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Ottawa moves to protect Serengeti of the Arctic

The shorline of Lancaster Sound is shown in a Parks Canada handout photo.

The federal government will begin consultations to determine the boundaries of a new national marine conservation area in the Lancaster Sound at the northern tip of Baffin Island.

Those lines will designate an ecologically sensitive body of Arctic water, approximately twice the size of Lake Erie, that is off limits to resource exploration and extraction.

It has been a year since the government first said it would spend $5-million to study the feasibility of creating a protected area at the mouth of the Northwest Passage. Environment Minister John Baird says such safeguards will become increasingly important as the effects of global warming lead to greater human activity in Canada's North.

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Mr. Baird said Monday that a steering committee, to include members of the Qikiqtani Inuit Association and representatives of the government of Nunavut as well as federal officials, will decide where the conservation area should begin and end.

The announcement was made on the eve of the minister's departure for an international climate-change conference in Mexico, where Canada was recently named "fossil of the day" by 500 international environmental groups for its denouncement of the Kyoto Protocol on greenhouse-gas reduction.

Recent developments in Lancaster Sound

Inuit leaders and environmentalists were shocked this summer to learn that a group of scientists had been given permission to use seismic testing to map the ocean floor in the Sound.

Although the research group from Germany's Alfred Wegener Institute, which had been enlisted by Natural Resources Canada, insisted it had no plans to use the findings for oil and gas exploration, the Inuit had their doubts. And they feared that the loud booms would frighten the animals they depend upon for sustenance.

In August, just one day before the tests were to begin, the Nunavut Court of Justice granted the Qikiqtani Inuit Association's request for an injunction that prevented the seismic exploration. The court found that the study posed too many dangers to northern marine animals and agreed with the association that local communities weren't adequately informed of the plans.

The move to a national marine conservation area

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The establishment of a marine conservation area in Lancaster Sound will immediately close the door to any future seismic testing, said Mr. Baird.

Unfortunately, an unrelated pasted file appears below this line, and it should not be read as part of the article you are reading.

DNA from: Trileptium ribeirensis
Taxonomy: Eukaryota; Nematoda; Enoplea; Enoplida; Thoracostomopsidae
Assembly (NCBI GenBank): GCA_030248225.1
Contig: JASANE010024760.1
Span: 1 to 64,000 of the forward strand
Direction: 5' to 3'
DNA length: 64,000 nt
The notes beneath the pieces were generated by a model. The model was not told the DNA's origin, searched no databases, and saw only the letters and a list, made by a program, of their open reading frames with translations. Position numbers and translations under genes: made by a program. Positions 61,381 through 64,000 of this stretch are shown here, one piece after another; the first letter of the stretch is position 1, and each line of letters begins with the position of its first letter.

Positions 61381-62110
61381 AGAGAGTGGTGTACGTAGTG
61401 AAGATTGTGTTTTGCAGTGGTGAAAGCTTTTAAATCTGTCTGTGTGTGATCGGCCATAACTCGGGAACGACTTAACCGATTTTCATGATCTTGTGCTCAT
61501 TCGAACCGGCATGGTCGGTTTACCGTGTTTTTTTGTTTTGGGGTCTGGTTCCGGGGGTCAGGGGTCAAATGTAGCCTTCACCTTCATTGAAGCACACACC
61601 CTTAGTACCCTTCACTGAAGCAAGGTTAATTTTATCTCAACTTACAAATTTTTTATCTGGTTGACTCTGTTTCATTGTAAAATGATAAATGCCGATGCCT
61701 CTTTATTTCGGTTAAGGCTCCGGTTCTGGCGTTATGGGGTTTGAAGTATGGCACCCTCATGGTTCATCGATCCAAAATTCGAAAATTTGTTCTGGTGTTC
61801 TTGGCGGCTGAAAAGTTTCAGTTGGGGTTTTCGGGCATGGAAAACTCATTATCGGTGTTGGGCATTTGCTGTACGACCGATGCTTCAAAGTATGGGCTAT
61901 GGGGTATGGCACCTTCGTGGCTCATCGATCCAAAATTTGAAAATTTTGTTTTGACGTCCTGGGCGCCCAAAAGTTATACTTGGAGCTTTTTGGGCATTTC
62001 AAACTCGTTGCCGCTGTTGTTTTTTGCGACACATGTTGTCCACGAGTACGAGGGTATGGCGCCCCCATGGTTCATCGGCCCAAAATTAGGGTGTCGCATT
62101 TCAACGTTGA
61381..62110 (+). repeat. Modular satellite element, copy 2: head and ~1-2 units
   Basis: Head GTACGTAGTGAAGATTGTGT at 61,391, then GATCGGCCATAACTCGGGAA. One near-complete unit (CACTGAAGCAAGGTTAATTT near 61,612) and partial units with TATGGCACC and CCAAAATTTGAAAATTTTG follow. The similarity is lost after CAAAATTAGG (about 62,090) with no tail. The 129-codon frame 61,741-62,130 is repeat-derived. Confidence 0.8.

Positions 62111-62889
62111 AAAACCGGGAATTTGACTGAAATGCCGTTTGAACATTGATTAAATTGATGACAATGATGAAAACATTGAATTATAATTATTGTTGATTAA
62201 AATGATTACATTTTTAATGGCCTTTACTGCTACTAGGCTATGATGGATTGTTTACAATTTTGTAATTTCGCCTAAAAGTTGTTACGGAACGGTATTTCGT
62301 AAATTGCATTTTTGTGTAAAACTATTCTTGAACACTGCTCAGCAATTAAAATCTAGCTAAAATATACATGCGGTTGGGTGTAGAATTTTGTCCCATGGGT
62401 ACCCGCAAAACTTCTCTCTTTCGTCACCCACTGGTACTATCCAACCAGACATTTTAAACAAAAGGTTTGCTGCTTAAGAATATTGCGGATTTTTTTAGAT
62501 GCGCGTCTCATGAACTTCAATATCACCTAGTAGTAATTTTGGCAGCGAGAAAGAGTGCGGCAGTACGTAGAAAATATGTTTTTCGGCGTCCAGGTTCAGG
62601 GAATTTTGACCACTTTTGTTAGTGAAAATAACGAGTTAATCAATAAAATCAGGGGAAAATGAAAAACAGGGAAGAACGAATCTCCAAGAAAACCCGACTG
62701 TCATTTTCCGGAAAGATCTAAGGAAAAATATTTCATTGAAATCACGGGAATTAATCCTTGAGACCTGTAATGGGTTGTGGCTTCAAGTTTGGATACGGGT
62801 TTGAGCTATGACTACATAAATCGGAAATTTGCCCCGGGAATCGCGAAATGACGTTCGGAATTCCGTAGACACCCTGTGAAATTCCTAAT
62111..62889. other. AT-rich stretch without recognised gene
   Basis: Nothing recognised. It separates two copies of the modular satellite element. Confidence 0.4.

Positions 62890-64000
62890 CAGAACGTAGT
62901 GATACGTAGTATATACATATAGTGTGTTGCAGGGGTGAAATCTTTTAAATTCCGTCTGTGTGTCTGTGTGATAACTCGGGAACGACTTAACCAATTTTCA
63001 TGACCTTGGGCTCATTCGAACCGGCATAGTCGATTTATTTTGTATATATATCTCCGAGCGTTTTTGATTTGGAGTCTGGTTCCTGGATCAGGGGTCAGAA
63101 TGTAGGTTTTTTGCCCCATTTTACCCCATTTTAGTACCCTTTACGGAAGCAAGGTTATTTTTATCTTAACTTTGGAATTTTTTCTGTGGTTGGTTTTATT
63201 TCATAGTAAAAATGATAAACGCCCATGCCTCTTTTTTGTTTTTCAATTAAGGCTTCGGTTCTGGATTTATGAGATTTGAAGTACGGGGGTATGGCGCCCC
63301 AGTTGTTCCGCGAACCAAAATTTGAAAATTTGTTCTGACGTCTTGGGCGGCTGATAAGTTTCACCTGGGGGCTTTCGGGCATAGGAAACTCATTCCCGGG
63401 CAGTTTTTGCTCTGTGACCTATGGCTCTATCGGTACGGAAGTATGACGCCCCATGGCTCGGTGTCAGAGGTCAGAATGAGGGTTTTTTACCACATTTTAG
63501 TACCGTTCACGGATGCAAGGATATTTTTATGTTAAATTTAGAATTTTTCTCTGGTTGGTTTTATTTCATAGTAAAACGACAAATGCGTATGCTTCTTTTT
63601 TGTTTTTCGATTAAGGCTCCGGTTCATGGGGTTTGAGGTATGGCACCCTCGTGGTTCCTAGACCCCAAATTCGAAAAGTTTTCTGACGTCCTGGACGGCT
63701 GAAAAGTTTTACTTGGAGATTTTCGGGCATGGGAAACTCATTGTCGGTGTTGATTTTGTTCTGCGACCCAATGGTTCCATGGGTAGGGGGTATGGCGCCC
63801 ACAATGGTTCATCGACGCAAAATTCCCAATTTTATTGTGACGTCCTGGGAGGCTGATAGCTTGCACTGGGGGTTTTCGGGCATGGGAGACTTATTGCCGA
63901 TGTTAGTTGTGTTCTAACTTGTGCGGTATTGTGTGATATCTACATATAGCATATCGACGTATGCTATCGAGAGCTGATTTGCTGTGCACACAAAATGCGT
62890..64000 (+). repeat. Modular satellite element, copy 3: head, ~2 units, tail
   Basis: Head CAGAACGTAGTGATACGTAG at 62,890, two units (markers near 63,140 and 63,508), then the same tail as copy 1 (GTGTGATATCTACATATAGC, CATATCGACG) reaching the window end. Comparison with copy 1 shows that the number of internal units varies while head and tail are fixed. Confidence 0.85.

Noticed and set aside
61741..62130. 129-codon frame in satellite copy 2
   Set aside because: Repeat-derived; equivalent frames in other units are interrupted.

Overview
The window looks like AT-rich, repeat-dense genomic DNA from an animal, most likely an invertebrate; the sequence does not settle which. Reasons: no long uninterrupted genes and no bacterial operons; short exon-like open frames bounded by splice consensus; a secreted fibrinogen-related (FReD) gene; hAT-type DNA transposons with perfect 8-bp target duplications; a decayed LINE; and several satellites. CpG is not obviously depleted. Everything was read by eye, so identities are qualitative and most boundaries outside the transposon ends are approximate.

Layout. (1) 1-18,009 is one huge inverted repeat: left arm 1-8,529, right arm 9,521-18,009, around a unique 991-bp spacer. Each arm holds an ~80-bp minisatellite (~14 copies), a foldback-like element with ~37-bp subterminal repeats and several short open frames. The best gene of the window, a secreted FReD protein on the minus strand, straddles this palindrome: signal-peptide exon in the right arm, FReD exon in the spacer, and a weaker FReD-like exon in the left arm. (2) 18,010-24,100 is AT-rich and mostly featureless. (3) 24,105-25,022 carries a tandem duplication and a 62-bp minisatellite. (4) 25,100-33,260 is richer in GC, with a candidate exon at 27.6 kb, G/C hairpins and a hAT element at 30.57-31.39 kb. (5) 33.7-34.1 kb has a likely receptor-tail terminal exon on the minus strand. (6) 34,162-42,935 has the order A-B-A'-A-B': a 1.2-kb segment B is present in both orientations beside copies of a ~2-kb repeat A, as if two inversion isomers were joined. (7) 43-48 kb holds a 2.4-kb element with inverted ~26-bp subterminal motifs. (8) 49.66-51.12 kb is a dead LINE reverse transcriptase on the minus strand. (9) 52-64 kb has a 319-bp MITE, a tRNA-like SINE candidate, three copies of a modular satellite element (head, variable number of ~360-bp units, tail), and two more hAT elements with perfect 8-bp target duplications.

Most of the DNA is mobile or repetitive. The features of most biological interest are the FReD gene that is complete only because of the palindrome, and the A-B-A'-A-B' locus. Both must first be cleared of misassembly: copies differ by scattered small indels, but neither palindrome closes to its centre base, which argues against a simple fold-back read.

Once the boundaries have been established, the waters that lie within them will be protected from oil and gas exploration.

But commercial vessels would still be able to travel through the area. The Sound could become a thoroughfare providing access to other regions of the Canadian Arctic where oil companies may want to explore and drill. It is also a route that Mr. Baird says could be used by a burgeoning tourism industry as the water remains navigable for increasingly longer periods of the year.

The diversity of the Lancaster Sound ecosystem

The waters that lie between Baffin and Devon Islands in Canada's Arctic teem with marine life and are a major breeding ground for many northern species.

Sometimes called the Serengeti of the Arctic, the Lancaster Sound's Deep channels, currents and upwellings combine with open water areas, even in the depth of winter, to sustain a complex variety of animals, said Mr. Baird.

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Hundreds of thousands of seabirds nest among the cliffs that flank the fiords and glaciers. But the region is particularly famous for its marine mammals, including walruses, seals, polar bears, narwhals and beluga and bowhead whales.

The power play - oil, gas and other interests in the region

Two years ago, the United States Geological Survey estimated there were 90 billion barrels of oil waiting to be discovered north of the Arctic Circle.

Greenland recently awarded seven oil and gas exploration licences in the portion of Baffin Bay that borders the Lancaster Sound.

Before the boundaries of a marine conservation area are established in Lancaster Sound, the government intends to assess the resource values of the region.

"Everything is on the table, obviously, if we are going to have meaningful consultation," said Mr. Baird when asked if discoveries of large quantities of oil could have a significant impact on what areas will be protected.

In establishing the marine conservation area, the Canadian government is also reasserting its claim that the waters of the Northwest Passage belong to Canada - something that has been disputed by the Americans, among others.

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About the Author
Parliamentary reporter

Gloria Galloway has been a journalist for almost 30 years. She worked at the Windsor Star, the Hamilton Spectator, the National Post, the Canadian Press and a number of small newspapers before being hired by The Globe and Mail as deputy national editor in 2001. Gloria returned to reporting two years later and joined the Ottawa bureau in 2004. More

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